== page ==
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Practicing Tai Chi for Good Health

Tai Chi for Balance and Fall Prevention

Special to the Journal By Michael Costello, PT, MS, MTC


People around the world practice tai chi both as a martial art form and as a form of gentle exercise. One population in particular that derives significant benefits from practicing tai chi includes seniors who want to reduce their risk of falling. 


What is tai chi?


Tai chi is a martial art form that was developed in China in the mid-1600s. It focuses on strengthening the interaction between the mind and the body and is widely recognized in both Eastern and Western cultures for its health benefits. Through the regular practice of tai chi, you gain a better understanding of how your own body functions and the role that balance plays in achieving and maintaining good health. You also come to understand the concept of developing and strengthening your “qi” (chi) or life energy.


How can tai chi help me maintain health?


There are a number of specific ways in which tai chi enhances good health: (1) during tai chi you relax with intention, which augments your overall performance; (2) you gain both physical and mental strength; (3) flexibility improves (4) your cardiovascular function improves; and (5) your balance improves. Tai chi helps manage pain related to fibromyalgia, arthritis, and back problems. There is research demonstrating that tai chi helps to develop our immune functions.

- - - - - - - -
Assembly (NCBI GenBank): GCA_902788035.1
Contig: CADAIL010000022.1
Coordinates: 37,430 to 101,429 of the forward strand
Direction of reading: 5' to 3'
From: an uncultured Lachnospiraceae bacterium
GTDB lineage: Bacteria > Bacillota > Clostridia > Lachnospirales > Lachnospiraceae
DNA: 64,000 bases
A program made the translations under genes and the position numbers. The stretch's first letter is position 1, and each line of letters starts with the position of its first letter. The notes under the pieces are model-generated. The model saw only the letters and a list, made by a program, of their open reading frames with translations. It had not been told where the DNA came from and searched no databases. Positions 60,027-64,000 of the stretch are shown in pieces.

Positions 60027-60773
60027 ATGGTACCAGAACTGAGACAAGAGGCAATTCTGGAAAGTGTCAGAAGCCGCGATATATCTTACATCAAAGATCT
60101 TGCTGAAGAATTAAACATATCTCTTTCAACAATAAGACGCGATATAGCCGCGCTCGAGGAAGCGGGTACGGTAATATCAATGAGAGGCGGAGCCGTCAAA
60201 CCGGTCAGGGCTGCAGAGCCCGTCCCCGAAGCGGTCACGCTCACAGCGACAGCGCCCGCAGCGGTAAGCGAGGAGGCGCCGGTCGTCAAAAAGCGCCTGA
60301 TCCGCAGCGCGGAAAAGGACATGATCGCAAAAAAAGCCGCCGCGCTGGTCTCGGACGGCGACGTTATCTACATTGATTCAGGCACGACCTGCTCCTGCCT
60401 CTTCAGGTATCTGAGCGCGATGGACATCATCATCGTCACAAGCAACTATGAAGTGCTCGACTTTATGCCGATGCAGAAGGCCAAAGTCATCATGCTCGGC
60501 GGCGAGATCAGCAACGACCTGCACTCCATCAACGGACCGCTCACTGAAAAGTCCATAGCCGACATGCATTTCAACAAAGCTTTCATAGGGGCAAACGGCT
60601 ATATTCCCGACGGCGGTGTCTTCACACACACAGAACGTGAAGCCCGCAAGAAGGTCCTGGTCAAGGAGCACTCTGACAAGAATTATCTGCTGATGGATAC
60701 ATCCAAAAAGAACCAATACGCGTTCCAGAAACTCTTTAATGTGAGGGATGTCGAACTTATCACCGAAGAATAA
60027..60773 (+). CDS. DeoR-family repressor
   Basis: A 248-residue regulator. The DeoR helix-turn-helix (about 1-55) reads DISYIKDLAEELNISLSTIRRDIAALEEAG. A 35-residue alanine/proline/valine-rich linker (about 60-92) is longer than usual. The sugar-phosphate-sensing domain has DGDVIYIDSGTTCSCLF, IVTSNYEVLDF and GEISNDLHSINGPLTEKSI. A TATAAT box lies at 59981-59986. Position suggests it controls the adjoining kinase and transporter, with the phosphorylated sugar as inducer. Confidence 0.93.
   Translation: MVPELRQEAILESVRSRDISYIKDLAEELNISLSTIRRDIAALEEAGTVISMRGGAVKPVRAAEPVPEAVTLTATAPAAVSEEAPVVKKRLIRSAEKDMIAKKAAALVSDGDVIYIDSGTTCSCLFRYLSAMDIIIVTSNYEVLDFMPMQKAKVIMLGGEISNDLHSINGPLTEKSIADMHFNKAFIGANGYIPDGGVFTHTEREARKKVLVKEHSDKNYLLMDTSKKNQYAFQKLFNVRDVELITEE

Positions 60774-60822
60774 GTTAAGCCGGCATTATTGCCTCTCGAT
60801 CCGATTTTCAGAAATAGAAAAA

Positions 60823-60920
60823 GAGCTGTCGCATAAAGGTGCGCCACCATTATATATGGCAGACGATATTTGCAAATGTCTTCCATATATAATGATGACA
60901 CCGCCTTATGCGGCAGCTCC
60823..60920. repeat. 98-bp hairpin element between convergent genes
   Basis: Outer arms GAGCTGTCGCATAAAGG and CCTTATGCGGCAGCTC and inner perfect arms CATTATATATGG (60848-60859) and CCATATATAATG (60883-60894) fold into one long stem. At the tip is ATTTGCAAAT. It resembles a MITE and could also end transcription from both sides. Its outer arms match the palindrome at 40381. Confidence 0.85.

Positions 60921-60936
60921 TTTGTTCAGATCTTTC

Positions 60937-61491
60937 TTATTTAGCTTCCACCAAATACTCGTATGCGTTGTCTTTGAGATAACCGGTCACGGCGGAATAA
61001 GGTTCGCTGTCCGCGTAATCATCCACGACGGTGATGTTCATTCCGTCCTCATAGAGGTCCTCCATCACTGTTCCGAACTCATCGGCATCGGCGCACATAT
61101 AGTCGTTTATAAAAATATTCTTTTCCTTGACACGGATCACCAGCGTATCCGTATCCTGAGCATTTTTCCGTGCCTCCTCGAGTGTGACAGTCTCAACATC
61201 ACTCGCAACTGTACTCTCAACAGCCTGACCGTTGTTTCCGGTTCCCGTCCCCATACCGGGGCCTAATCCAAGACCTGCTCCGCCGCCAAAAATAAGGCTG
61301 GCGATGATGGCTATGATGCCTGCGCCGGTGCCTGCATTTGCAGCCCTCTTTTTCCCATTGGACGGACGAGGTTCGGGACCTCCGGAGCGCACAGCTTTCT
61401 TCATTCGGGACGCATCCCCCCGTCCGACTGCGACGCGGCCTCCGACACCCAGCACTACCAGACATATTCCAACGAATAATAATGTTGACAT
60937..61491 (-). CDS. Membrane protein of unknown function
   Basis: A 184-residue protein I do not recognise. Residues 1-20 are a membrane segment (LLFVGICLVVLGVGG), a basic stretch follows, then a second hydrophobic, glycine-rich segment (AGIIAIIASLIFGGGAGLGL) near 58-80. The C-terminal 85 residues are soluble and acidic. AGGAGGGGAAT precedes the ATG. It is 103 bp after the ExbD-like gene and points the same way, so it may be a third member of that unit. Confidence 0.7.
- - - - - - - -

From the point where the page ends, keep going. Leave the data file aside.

Has the impact of tai chi been widely studied?


The effects of Tai chi are well studied, particularly in the population of people over 60 years old. The cardio-respiratory benefits of tai chi revealed by studies in China include improved resting blood pressure, improved oxygen capacity, and improved overall capacity of the cardiovascular system as demonstrated during exercise testing. Research has also demonstrated that Tai Chi practice improves strength, balance, and bone density. 


How does tai chi decrease my risk of injury from falling?


Tai chi is valued as a gentle way to begin to be able to exercise. The improvements in strength and cardiovascular function derived from tai chi help seniors regain their sense of balance. Tai chi also helps with proprioception (your sense of orientation in the space around you) by developing your ability to move with greater accuracy. With decreased swaying of your body and more accurate stepping, you are less likely to fall.


Studies of community-dwelling elders who take up the practice of tai chi show a decreased number of falls, and among those who do fall there are fewer injuries. Senior tai chi practitioners also have a decreased fear of falling; as a result, they are able to stay active and get out more because they have greater confidence. With regular tai chi practice, seniors gain strength in their legs, core muscles, and their ability to grip.


People of all ages find tai chi to be a gentle, effective way to recharge and relax. Whether you are in your first decade of life or your tenth, you will derive benefits from practicing tai chi.


Michael Costello is a physical therapist in the Department of Physical Therapy and Sports Medicine at Cayuga Medical Center and teaches tai chi at Island Health and Fitness. He is pursuing his doctorate in orthopedics and sports physical therapy and is certified in manual therapy. He can be reached at (607) 252-3500.

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